Kurdish Family And Households
A traditional Kurdish family is a peasant family. A Kurdish household is a patrilineal lineage, assembled around the male head of the family. Such a lineage depends on mutual support and defense while living in the same ancestral village. Although men are responsible for agricultural tasks and socioeconomic and political contacts with the outside world, Kurdish women also contribute to all social, economic, and political processes within their villages. The Kurdish household is a corporate entity whether the extended family lives under the same roof, xani, or breaks into nuclear family sub-units—consisting of mother, father, and their children—in the family compound. During their trans-humance—a seasonal movement organized around the migration of livestock from lowland winter to highland summer pastures—seminomadic pastoralist households may share a tent, live in a compound of tents, or both. The compound is called zoma. The extended Kurdish family includes not only parents and unmarried children, but also married male children, their wives, and their offspring. Unmarried sisters and brothers of the male head of the family may also live with them.
According to Kurdish traditions, marriage does not bring with it the creation of a new household. Kurdish traditions oblige the oldest brother and his wife and children to remain with his parents. As family resources expand, married younger brothers build their own houses and move into them, gradually enlarging the family compound. Household production refers to the production of all members of the family compound. The main building, the home for those members of the kin group who share a residence, is referred to as mal. All consumption activities take place in mal. The extended family continues to have meals together in the mal, even after younger sons move to their own houses within it. This is also the case for seminomadic pastoralists. Pastoralist households are united in their village compounds during some seasons and may be cyclically divided between pasture camps when they move to higher plateaus during the summer months.
A Kurdish household is a unit where production, reproduction, distribution, and consumption take place. Mal is an economic unit for about thirty million Kurds in the Middle East. Mal is also very important for urban families in transition and for diaspora families. Not only the first, but often the transitional second generation of migrant families in urban areas replicate this pattern. However, with the creation of permanent wage labor, young modernized urban families both challenge and reiterate traditional arrangements. They may independently decide not to pool their income with their extended families, while insisting on their traditional rights to resources, such as their share from the harvest and animals.
For hundreds of years, Kurdish households have relied on a broad range of economic activities to generate income. Within households in Kurdistan, noncapitalist forms of labor exchanges (reciprocal labor exchanges) transform all daily activities—agricultural work, animal husbandry, daily chores, and preparations for weddings and other celebrations. Intrahousehold exchanges expand to encompass interhousehold exchanges with kin who are living in the same villages and hamlets. A traditional form of reciprocal labor exchange, called zebari or zebare, is recognized as an obligation to be fulfilled between kin and neighbors, even in urban contexts. Another form of labor exchange, also called zebari, is a form of forced labor. Tribal Kurds are obliged to work for their tribal leaders and landlords. While fulfilling zebari obligations, men work in agriculture for a limited time, but the duration of women's work in the houses of their tribal leaders or landlords is never specifically defined.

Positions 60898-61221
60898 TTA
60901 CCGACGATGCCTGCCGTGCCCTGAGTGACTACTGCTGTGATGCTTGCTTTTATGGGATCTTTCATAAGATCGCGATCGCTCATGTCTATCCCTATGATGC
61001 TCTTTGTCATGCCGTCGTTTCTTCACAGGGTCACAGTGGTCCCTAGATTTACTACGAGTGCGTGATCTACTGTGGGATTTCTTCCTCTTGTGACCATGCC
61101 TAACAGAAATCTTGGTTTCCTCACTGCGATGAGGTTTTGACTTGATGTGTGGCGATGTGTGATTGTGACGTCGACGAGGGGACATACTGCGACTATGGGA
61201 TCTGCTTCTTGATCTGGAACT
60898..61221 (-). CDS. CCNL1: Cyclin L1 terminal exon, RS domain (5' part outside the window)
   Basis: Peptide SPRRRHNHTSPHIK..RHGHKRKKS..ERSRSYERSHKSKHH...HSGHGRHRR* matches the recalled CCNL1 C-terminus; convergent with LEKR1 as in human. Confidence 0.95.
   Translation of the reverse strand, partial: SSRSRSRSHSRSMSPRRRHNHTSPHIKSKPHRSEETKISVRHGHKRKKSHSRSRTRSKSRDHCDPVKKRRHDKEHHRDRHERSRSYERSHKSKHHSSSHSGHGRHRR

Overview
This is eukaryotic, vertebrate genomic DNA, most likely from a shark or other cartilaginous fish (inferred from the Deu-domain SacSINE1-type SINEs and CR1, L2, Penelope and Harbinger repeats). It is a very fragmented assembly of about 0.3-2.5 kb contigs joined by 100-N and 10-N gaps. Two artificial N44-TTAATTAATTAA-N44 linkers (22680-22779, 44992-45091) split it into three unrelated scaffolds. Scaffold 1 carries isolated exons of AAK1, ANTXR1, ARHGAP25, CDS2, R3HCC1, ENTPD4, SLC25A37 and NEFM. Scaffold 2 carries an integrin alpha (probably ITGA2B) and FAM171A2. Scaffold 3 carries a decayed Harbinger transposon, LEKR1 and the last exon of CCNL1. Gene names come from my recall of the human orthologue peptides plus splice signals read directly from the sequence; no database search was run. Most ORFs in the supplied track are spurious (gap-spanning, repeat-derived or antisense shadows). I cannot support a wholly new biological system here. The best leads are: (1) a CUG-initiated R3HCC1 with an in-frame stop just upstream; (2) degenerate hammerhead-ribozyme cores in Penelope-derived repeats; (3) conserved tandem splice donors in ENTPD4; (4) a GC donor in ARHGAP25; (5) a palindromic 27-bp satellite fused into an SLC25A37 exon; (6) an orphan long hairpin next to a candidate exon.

Historically, most peasant Kurdish households occupy multiple class positions as merchants and petty producers, and according to their participation in capitalist relations as wage laborers. From the 1950s onward, the development of wage relations was tied to the monetization of the rural economy and was closely correlated with a house-hold's access to land. Today, the families of seasonal workers continue to live in rural areas while their men return home for cultivation and harvest. Permanent wage employment is particularly important for urban Kurdish families. The jobs available for unskilled urban Kurds are in the construction industry and the service sector is attracting a growing number of Kurdish women as well as men. Successful urbanized families responding to socioeconomic changes are gaining a greater ability to live independently from rural, social, and economic networks and are distancing themselves from rural obligations.
For almost all Kurds—Sunni (Shafiis), Shii (Twelvers), Alevi (Ahl-el Haqqs), and Yezidi (a heterodox sect occurring only among Kirmanchispeaking Kurds)—household relations define gender relations. Kurdish households have both a male, malxî, and female head, kabanî, with clearly defined duties concerning production, distribution, and consumption allocations. There are gender and intergenerational inequalities in patriarchal Kurdish households. In rural households, with the exception of female heads of households, women have a subordinate role in household decisionmaking. However, they are able to exercise power by negotiating with patriarchal structures, especially by choosing to socially isolate themselves from family affairs, thereby publicly damaging the reputation of the family. The women of seminomadic pastoral tribes enjoy privileges that allow them to be nominal equals with their husbands. Peasant women's engagement in wage labor in urban settings weakens the old patriarchal traditions and allows women to have decision-making power in their households.